The irrigation pump is a separate unit from your well pump, right?
If so it will run all the time you are watering but your well pump will turn on and off as needed.
If your irrigation system and house water run off of the same water supply system, then either the irrigation system fast enough that the pump never reaches cut-off pressure (entirely possible), or your water usage rate is faster than the well inflow rate and a tailpiece in the well is limiting the flow out - leaving the pump running all the time.
errr i have no water and it sounds like the switch is trying to kick in by making like a hummimg sound and my pressure gauge says 0 so i have replaced the switch and the gauge and still nothing any thoughts in what i can do next to try to get some water? - Jenn 7/11/11
Is your pump above ground or in the well. If the humming is coming from an aboveground pump and the pump is not running it is either jammed or is having trouble starting.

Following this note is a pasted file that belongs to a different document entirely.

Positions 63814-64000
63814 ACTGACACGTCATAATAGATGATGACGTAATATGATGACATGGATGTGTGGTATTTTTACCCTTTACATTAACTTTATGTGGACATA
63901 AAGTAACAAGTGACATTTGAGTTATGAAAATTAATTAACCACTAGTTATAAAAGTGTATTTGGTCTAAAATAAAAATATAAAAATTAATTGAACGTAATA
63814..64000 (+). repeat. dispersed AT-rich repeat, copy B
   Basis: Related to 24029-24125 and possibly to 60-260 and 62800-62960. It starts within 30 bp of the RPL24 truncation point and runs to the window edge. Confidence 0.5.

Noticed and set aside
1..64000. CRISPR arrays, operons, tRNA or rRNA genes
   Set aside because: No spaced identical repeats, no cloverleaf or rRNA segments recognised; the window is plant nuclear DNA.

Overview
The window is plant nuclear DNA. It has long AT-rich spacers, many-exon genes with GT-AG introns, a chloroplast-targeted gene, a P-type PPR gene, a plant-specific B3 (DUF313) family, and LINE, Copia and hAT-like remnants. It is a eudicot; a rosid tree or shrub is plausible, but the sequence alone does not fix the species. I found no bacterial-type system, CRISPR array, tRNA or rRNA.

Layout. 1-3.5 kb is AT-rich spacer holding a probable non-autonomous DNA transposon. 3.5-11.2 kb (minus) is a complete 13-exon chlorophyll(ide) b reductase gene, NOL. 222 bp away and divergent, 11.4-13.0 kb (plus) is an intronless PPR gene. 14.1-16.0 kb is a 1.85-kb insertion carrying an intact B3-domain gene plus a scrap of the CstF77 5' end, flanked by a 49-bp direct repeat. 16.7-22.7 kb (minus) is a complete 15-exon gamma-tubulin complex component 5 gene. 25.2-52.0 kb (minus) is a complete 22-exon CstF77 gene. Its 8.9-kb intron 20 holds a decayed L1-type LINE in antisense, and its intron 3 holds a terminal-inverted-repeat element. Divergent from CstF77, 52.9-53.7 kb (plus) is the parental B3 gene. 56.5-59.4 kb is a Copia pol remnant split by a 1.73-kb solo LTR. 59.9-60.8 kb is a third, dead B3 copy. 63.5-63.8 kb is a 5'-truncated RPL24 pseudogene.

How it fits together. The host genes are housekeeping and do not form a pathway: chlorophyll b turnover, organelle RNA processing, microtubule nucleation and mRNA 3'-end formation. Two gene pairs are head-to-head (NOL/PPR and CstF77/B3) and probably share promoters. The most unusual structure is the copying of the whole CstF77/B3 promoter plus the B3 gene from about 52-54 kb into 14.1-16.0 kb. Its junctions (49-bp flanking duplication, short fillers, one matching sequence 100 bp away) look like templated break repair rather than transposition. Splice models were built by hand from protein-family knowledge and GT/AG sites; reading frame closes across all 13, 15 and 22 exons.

Watch out: shut off the power to avoid burning up the pump motor.
If it's a motor start problem, a hard-start capacitor kit might do the trick.
My pressure tank has a very small pin hole . Can the pressure tank be welded or sealed in anyway , or will the tank need replaced completely ? - Tom A. 8/11/11
Yes, Tom. At your local hardware store you can probably purchase a special screw and washer part (less than $5.00. U.S.) intended to temporarily fix pinholes in water pressure tanks.
Watch out though: often a pinhole on the exterior wall of the tank will be found to be a bigger hole when you start messing with it - because the tank is corroding from the inside (usually) the area of thin walled steel may be bigger than you think. Buy several repair screws of varying size and start with a small one to see if that can screw in tightly enough to stop the leak. If it won't, you'll need to use a larger screw.
Welding is technically possible but not economical, and a repair epoxy might work with good surface cleaning provided you could take the tank out of service long enough and keep it dry during the gluing process, but like the little DUtch boy with a finger in the surface of the dike, that's not the most reliable repair.
Figure a new water tank is in your future.